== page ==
There’s no one happier than a kid in a candy store.
Bobby Anderson can vouch for that.
Anderson and her husband Gary are the owners of Candy Unlimited at Meadowbrook Mall. For nearly 14 years, they have been satisfying locals’ cravings for malt balls, gummy bears, chocolate-covered coffee beans, Jelly Belly candies and a variety of other sweet treats.
“It is fun. It’s not like owning a stressful business. It’s a fun place to be and everyone is happy when they come in here,” Anderson said.
By the pound – or by the piece – customers can purchase their personal favorites. It’s one of the few stores where a kid can shop with a dollar and get change back.
“Kids can bring in a quarter and get three pieces of candy,” Anderson said. “I think our least expensive candy is 3 cents.”
Showcase chocolates are sold by weight, as are a variety of other candies in the store. Anderson said she helps the kids keep an eye on proposed purchases, encouraging kids to weigh as they shop, so they won’t be disappointed that they’ve selected more than the money in their pockets will pay for.
Nostalgic candies like Waco Wafers, Charleston Chews, Root Beer Barrels, clove candy, safety pops, Smarty suckers, cinnamon bear suckers are priced per piece and are always quite popular, Anderson said.
“People love to go down memory lane as they’re picking out their candy,” she said. “It’s just really nice to sit back and listen to their conversations.”
Then, there are the trends.
“The big thing right now is Jelly Fruits. They are only $1 each and we sell 500 to 1,000 of them every week,” Anderson said.
Sour and spicy candies are also a hit these days.
“We just got ghost pepper gummies, shaped like a jalapeno pepper,” she said. “They are labeled, ‘eat at your own risk.’”
Five years or so ago, the trend was Jelly Belly BeanBoozled flavors like spoiled milk, canned dog food, rotten egg and toothpaste, among others.
“They were a big hit when they first came out. We probably sold 50 to 100 boxes a week, but now it’s dwindled down,” Anderson said.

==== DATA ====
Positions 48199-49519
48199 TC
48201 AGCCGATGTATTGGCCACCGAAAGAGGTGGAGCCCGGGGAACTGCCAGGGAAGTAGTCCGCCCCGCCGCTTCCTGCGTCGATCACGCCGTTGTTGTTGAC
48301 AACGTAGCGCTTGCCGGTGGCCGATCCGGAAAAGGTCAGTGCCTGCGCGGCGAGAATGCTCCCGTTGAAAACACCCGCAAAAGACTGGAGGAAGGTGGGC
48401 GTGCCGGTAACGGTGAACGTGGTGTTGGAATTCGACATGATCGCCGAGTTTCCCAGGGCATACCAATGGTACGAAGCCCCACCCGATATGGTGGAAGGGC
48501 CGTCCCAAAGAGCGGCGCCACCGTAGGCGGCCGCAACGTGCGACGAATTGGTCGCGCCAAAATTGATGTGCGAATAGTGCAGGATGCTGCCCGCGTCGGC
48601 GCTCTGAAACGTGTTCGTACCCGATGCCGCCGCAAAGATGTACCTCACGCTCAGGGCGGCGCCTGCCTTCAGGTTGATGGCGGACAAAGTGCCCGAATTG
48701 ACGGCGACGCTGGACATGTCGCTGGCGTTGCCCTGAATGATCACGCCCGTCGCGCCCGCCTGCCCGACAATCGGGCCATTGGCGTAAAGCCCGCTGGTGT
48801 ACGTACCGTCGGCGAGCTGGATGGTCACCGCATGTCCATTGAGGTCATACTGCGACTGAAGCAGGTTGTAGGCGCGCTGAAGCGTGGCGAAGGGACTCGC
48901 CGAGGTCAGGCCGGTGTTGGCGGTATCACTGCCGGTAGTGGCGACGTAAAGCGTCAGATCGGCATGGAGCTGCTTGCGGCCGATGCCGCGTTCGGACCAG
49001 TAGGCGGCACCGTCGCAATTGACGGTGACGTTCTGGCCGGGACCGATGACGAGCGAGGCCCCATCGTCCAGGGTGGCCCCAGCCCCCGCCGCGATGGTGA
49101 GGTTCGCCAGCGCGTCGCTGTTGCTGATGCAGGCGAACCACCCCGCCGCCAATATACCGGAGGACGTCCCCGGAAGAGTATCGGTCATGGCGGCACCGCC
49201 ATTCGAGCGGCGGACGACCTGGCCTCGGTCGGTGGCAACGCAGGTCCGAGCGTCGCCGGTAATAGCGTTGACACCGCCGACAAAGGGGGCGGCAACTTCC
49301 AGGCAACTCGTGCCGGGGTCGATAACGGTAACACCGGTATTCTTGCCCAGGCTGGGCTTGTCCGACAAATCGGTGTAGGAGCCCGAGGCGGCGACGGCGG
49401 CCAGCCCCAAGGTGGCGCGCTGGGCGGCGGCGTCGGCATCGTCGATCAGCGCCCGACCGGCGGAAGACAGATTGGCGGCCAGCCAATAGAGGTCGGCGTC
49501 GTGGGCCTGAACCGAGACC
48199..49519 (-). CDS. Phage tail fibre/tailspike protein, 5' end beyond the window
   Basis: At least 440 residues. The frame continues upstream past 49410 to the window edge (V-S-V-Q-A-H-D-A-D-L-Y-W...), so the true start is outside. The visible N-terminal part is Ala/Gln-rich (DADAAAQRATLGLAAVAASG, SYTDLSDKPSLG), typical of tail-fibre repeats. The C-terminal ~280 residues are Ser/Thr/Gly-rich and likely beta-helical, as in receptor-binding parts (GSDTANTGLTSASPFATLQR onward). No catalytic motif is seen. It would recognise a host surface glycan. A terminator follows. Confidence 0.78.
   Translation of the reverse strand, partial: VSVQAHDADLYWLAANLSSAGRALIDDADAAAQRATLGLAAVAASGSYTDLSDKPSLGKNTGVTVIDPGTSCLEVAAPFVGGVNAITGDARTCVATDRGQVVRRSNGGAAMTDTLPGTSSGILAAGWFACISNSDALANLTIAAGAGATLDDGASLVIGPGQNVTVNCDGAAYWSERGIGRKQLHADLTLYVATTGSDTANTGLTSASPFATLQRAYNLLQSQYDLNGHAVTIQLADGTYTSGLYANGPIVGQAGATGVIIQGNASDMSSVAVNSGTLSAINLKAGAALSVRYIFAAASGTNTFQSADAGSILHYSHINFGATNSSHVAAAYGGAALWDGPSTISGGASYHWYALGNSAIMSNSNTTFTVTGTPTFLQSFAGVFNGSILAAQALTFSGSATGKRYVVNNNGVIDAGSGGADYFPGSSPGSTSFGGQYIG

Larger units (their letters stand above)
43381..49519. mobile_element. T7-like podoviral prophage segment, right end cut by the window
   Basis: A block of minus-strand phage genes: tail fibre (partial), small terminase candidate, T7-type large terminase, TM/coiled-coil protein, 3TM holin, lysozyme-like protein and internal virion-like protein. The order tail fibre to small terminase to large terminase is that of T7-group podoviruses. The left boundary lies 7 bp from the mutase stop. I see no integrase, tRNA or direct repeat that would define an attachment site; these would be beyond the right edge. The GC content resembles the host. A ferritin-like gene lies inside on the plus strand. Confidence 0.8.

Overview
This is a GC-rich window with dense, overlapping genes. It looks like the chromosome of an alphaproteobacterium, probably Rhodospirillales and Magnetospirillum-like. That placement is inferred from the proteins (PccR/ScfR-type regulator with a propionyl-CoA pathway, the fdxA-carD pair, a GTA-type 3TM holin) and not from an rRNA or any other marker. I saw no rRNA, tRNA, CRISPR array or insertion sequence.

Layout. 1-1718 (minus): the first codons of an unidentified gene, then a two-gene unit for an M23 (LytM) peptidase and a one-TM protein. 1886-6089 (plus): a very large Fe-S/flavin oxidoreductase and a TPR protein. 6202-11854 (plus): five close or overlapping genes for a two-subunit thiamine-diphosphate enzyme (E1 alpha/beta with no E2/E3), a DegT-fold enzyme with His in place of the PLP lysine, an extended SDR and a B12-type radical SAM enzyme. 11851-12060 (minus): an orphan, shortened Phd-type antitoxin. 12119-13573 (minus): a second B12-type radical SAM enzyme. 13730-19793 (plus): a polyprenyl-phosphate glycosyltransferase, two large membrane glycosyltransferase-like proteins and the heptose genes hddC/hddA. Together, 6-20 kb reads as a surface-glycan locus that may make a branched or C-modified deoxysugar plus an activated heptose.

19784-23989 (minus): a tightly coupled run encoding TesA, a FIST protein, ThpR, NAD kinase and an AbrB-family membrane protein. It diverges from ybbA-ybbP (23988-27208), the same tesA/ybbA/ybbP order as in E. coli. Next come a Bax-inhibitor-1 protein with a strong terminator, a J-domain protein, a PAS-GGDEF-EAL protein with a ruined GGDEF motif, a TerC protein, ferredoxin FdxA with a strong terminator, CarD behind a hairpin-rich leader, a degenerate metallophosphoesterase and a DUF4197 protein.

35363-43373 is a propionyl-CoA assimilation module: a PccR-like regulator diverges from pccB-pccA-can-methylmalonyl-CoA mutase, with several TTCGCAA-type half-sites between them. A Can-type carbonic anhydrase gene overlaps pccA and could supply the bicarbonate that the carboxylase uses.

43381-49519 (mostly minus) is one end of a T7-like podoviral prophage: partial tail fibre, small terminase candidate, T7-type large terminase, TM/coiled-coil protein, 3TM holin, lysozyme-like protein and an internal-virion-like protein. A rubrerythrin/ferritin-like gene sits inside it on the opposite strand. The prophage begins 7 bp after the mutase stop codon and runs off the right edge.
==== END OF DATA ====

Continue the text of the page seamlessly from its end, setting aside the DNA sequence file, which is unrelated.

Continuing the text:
Yet, Jelly Belly candies – in more traditional flavors – continue to be the store’s biggest seller.
In addition to its non-edible items such as TY Beanie Babies, Candy Unlimited also sells chocolate-covered cherries and Oreos, S’mores, gourmet chocolate pretzels, Bavarian nuts, almonds, pecans, cashews, cotton candy, rock candy and saltwater taffy.
The latter product is a blast to the store’s own past.
“We used to be located in Hilton Head,” Anderson said. “We sold a lot of fudge on the island. We were one of the only candy stores. We also sold a lot of souvenirs – sweatshirts, etc. We sold saltwater taffy in gift boxes, marshmallows dipped in chocolate and items like that.”
The Andersons had purchased Candy Unlimited from an individual who was on Gary Anderson’s UPS route. Bobby had worked at a cardiology office and when the doctors who owned the practice were relocating, her husband suggested she think about buying the candy shop as the previous owner was retiring.
It was completely out of her realm of expertise, but she decided to give it a try. After running the business in Hilton Head for nearly a decade, the family decided to move to West Virginia to be close to family.
“I contacted the mall to see if they had a space available and if there was already a candy store there,” Anderson said. “There was not a candy store and they had the perfect space right there at the entry.”
It was much smaller than the 3,000-square-foot store they had in Hilton Head, but as they planned to carry less inventory, it was just the right size.
The Andersons still have the news article framed in their living room. It shows their grand opening, the first dollar they made and their toddler daughter Lexi, who now works part-time at the candy store. Their 9-year-old son Jace may follow suit someday.
It’s been quite an adventure and a rewarding one, the Andersons said. They also own and operate the Cell Phone Accessory store at Meadowbrook Mall.
Candy Unlimited is located near the Food Court, just across from Chick-fil-A. It is open 10 a.m. through 9 p.m. daily. Proper precautions and methods are in place due to the COVID-19 pandemic.